Reliance’s New Energy Plan Can Be Bolder
On June 24, Indian oil major Reliance Industries Ltd. announced a $10 billion investment in the production of low carbon technologies. In the face of a gradually declining fossil industry, growing momentum for clean energy investment, and supporting federal incentives, RIL’s move is merely imminent. While the company’s intent to scale and integrate emerging technologies, such as green hydrogen and fuel cells, is impressive, we’re at the point where such plans should be considered the bare minimum. India’s bold ambition to reach 450 gigawatts of renewable capacity by 2030 will require an unprecedented rollout of low-emission technologies within the next decade. The International Energy Agency forecasts that India needs $1.4 trillion in clean energy till 2040 to stay on a sustainable path. RIL’s aim to simultaneously manufacture photovoltaics, batteries, electrolysers, and fuel cells will likely unlock essential synergies in some of the most critical climate solutions. The company, though, should ratchet up its ambitions.
Not A Bold Gamble
Solar photovoltaics and batteries are relatively familiar technologies by now, with increasingly well-established global supply chains. While RIL’s intent of accessing the PV expertise along the entire value chain is unique, it suits RIL’s ends in India. China has a dominant lead in India’s PV market, but the central government’s self-reliance vision has prompted import duties forcing the project developers to rely on expensive domestic supply. A vertically integrated supply chain will enable RIL to compete with its Chinese counterparts and bridge the demand-supply gap.
RIL’s strategy will promote a rapid rebooting of domestic PV production but may inspire more protectionist measures.
The company also announced that it aims to focus on decentralised solar installation. This strategy will allow Reliance to tap into commercial and industrial users, who are creditworthy and account for 70% of India’s rooftop solar installations, and avoid the risk of non-payment from the distribution utilities.
Many countries and businesses are seeing emerging opportunities in Hydrogen. Hydrogen has become the source of much recent excitement thanks to its potential to replace fossil fuels as an industrial feedstock and heavy vehicles like trucks and ships. However, green hydrogen needs to fall dramatically in price to be cost-competitive. Integrating green hydrogen with low-cost variable energy will allow RIL to bring down these prices rapidly. In addition, the readily available end-use of hydrogen in the Jamnagar refinery will further reduce the cost of transport and storage.
Several of the world’s largest companies, particularly fossil fuel producers, are also starting to jump on the hydrogen bandwagon in anticipation of rapidly shifting demand patterns. Shell is leading a consortium of countries that plan to produce up to 10 gigawatts of green hydrogen by 2040, RWE AG is leading a similar effort for 10GW by 2035, and Norway’s state oil company, Equinor, this week announced plans to build the world’s largest hydrogen production plant with carbon capture and storage.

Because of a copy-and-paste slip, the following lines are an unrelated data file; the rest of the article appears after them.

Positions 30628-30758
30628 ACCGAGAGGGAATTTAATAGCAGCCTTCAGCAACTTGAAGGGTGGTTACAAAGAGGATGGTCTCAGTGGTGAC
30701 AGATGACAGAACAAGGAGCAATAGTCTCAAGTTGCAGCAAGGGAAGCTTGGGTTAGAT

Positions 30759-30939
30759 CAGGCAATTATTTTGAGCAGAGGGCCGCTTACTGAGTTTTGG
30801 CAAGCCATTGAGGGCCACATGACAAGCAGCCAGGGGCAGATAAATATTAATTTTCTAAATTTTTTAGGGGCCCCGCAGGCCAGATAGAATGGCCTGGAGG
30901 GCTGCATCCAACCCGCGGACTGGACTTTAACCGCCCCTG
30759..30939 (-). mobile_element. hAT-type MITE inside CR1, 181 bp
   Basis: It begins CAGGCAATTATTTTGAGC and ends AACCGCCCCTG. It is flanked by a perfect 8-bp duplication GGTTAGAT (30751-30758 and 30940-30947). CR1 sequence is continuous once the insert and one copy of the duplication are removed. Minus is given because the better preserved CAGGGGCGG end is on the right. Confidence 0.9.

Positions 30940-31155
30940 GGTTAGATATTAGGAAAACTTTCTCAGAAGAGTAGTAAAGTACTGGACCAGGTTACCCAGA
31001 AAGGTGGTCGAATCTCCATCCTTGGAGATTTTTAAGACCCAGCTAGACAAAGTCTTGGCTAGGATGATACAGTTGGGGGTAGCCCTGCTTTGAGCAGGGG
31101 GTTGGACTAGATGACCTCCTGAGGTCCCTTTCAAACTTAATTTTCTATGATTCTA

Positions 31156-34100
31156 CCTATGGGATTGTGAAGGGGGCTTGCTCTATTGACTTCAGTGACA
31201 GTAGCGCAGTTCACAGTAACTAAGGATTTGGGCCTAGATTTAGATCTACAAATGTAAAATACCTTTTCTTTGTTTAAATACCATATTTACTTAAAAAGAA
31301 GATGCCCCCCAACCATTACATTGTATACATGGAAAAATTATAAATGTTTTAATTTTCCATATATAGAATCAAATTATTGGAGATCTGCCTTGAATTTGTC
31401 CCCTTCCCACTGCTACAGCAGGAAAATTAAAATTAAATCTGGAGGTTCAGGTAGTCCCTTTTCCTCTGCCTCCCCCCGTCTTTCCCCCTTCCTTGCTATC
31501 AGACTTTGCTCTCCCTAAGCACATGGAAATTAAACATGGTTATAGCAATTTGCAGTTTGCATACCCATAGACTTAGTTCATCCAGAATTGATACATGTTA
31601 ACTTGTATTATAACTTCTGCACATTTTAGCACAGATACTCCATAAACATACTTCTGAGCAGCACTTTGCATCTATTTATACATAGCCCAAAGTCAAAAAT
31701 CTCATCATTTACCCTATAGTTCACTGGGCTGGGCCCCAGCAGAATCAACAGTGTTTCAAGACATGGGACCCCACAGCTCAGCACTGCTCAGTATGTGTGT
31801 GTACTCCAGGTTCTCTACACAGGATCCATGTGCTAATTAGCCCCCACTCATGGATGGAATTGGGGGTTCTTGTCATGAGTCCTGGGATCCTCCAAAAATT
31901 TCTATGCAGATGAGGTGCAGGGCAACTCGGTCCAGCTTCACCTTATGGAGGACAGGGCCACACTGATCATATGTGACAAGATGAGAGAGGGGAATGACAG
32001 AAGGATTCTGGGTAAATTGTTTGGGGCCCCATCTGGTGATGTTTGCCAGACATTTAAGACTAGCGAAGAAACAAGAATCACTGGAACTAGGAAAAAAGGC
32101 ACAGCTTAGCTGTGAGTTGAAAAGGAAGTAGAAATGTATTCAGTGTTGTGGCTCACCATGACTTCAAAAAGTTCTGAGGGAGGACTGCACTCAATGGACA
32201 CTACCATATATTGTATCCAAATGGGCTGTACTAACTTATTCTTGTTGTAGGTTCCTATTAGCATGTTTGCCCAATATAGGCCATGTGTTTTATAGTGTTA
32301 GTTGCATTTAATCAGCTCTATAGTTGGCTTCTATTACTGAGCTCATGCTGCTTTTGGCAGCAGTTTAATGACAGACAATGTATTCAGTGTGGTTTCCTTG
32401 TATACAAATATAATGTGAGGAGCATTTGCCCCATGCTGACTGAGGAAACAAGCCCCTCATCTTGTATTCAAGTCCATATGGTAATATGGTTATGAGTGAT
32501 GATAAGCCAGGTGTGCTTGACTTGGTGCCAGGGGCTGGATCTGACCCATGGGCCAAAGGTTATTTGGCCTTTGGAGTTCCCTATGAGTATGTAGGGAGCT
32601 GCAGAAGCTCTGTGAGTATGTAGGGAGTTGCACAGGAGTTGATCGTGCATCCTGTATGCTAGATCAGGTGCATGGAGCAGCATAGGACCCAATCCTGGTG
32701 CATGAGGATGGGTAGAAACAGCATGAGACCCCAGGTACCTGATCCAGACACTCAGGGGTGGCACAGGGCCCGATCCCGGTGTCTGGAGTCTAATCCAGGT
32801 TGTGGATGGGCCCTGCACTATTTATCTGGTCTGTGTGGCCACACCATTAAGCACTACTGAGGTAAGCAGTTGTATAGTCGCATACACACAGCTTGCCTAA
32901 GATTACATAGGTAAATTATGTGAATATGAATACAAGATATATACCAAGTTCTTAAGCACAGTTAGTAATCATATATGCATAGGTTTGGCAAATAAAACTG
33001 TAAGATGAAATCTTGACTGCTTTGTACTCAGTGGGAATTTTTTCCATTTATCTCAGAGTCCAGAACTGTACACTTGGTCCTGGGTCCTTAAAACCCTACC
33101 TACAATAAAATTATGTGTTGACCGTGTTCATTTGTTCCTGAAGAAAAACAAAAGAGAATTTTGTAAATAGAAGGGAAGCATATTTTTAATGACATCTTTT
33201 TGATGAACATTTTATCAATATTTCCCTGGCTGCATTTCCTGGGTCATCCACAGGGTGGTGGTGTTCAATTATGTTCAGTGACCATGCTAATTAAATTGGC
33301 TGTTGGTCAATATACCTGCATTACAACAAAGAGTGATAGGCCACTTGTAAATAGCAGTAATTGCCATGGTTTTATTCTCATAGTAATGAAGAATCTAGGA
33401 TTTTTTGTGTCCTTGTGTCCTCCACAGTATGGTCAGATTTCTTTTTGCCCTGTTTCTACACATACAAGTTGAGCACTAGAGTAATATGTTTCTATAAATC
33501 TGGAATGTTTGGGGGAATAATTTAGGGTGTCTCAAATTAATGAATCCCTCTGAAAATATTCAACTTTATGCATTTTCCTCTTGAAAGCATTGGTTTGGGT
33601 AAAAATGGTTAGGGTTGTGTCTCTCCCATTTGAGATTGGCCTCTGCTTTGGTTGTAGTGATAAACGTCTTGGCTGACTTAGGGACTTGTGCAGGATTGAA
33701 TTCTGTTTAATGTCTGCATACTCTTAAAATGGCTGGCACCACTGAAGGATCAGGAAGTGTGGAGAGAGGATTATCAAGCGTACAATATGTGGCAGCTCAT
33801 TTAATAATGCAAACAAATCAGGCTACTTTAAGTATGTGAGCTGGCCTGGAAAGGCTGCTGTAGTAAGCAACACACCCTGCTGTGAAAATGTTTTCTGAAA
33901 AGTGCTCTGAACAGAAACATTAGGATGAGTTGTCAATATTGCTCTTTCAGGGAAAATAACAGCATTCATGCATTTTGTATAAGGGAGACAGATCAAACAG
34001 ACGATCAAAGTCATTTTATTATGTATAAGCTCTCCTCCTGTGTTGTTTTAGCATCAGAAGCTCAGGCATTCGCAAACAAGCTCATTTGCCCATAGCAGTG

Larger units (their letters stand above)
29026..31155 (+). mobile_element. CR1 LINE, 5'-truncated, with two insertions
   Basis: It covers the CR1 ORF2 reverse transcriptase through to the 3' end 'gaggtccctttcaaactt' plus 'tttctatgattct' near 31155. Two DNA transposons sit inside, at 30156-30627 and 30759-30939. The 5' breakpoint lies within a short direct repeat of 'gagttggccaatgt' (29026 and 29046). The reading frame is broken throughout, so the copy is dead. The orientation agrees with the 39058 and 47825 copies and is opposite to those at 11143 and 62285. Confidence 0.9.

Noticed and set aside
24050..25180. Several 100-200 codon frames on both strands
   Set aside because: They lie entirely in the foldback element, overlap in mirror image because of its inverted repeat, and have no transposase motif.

A Conventional Approach
RIL’s strategy to foray into clean energy technology is modest and cautious compared to its global peers, who seem to be reinventing themselves as renewable businesses. Reliance is at least four years late in joining the green energy race. TotalEnergies started investing in renewable energy in 2008, whereas Shell announced its interest in 2016.
Unlike its global peers, Reliance has chosen to invest in technology production and not create generation assets, thus starting at the lower end of the value chain. Further, the oil companies have engaged in inorganic investments by acquiring a share in relevant entities. Perhaps it’s too early to predict a similar move for RIL. However, it is the only oil company among its peers to venture into green hydrogen and fuel cells. RIL’s creation of a separate finance arm and a dedicated project team is a practice that most leaders in its peer group have followed.
What’s exciting about such announcements is that it shows companies are gradually moving from vague 2050 targets to more granular decarbonisation strategies. Importantly, as the next major climate summit approaches in November, companies will have to start turning targets into 2030 plans. Therefore, in pursuing its diversification goals, RIL should consider the following:
Developing integrated production: Development of a coherent value chain allowing integration of several elements, such as PV and storage, PV, hydrogen, and fuel cells et al., to accelerate the scale and drive efficiency.
Investing in innovation: RIL should use the financial arm to invest in innovative startups, research more effective technologies, create solutions for access to finance, and invest in associated business models.
Informing policymaking: Informing and supporting the state policymakers in spearheading efforts and exploring solutions to reviving the electricity distribution sector.
Creating demand: Ensuring rapid demand development for emerging technologies. Identifying the early offtake points for hydrogen and fuel cells
Building subnational partnerships: Collaborating with policymakers, investors, innovators, incubators, entrepreneurs at the subnational level.
Reliance has given a fresh impetus to India’s climate change ambition. It should strive to stay ahead of the curve and generate momentum for a more sustainable future.
Neelima Jain is deputy director and senior fellow with the Wadhwani Chair in U.S.-India Policy Studies at the Center for Strategic and International Studies. Lachlan Carey is an associate fellow with the CSIS Energy Security and Climate Change Program.
The views expressed here are those of the authors, and do not necessarily represent the views of BloombergQuint or its editorial team.